When a cat begins to lose his fur, it is a very humiliating and terrible thing. He looked and felt so forlorn that he lost all appetite. And about this time it occurred to him that his housekeepers might give notice, that if he became a permanent invalid, they would no longer care to look after him. He knew how much they enjoyed stroking the top of his head and now there was nothing to stroke. And how often had he heard them exclaiming about his large green eyes, which grew marvelously dark at night and marvelously pale in the morning. Now they looked at him and said humiliating things like,
“Poor puss, he does look a sight, I must confess.”
And one day Brusque Voice said, “Nobody could love him who had not known him before. But we love him, don’t we? And we won’t abandon him.”
It was she who brought a disgusting bottle of greasy stuff with a hospital smell and rubbed it into his fur twice a day. Tom Jones was by now beyond caring and had gone into a depression so deep, that he allowed her to do this, from sheer inertia. His purring machine even creaked a good deal and it hurt him to purr because it reminded him of the days when his purrs were sheer poetry and he himself a swaggering, handsome Gentleman Cat with a white tip to his tail. Ah, he thought, taking a surreptitious look, after all I still do have the white tip to my tail. And I must not despair.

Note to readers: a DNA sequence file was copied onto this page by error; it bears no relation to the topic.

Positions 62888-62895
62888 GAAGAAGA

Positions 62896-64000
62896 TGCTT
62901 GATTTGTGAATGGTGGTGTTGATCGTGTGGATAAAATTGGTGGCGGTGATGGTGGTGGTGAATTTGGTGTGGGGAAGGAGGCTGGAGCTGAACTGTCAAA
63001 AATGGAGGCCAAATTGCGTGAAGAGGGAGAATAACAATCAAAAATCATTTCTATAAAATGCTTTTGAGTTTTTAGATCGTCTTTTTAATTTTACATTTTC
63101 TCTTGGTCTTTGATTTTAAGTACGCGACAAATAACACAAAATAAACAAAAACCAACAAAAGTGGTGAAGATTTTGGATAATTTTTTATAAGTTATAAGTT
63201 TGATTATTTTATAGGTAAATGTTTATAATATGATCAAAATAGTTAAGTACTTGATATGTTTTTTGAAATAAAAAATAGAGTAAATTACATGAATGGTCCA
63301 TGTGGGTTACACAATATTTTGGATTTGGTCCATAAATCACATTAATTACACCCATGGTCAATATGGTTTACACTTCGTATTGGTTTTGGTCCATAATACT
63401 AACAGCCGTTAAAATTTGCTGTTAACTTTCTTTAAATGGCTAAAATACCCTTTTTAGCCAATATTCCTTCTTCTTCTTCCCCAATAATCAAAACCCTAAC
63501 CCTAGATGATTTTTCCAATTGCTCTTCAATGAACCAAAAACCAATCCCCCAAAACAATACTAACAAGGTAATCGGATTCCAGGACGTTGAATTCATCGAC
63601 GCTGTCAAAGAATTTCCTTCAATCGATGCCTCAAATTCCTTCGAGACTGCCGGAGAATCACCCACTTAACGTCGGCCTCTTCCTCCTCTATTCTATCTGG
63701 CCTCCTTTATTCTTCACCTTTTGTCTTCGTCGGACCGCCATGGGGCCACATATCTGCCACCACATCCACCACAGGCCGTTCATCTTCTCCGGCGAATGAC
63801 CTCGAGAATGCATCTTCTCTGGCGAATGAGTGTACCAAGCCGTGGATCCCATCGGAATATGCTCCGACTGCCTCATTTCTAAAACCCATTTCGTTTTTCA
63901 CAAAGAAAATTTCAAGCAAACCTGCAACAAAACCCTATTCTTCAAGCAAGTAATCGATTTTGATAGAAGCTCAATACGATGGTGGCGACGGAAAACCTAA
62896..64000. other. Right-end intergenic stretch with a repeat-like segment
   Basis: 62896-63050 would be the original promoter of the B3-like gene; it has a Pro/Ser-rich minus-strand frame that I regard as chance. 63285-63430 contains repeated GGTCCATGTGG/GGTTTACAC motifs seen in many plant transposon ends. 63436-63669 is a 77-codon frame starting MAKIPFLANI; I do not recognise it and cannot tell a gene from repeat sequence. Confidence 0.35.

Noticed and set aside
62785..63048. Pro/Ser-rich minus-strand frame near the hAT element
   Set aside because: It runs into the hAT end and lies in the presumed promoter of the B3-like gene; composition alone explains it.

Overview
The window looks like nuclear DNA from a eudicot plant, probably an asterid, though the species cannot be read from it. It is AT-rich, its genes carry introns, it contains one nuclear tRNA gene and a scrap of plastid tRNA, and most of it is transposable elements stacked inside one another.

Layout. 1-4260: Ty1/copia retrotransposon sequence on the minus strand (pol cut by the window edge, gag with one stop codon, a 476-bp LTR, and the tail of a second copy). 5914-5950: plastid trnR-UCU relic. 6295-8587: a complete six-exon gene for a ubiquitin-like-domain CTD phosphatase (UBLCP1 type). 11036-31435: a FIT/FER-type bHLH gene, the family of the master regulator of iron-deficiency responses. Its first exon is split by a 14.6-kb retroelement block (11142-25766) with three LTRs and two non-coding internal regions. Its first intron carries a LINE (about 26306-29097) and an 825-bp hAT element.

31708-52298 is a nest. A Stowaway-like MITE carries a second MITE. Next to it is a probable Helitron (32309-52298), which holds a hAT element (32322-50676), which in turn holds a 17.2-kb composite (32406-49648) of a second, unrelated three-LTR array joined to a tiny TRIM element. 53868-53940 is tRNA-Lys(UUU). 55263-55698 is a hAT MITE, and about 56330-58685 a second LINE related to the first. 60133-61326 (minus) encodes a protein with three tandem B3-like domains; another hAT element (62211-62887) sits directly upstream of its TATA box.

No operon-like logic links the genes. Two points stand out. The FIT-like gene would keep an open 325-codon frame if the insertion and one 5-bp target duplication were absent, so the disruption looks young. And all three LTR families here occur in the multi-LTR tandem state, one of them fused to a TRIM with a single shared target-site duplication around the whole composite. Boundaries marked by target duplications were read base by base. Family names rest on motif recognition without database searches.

…Only a strange thing was happening little by little. He was coming to understand that even if he never got well at all, his housekeepers were now more than housekeepers, they were true friends and they would not abandon him. He was really and truly safe. They did not love him for his glossy tiger coat, nor for his white shirt front and white paws, nor for his great green eyes, no, not even for the white tip of his tail. They loved him because he was himself.
-May Sarton, The Fur Person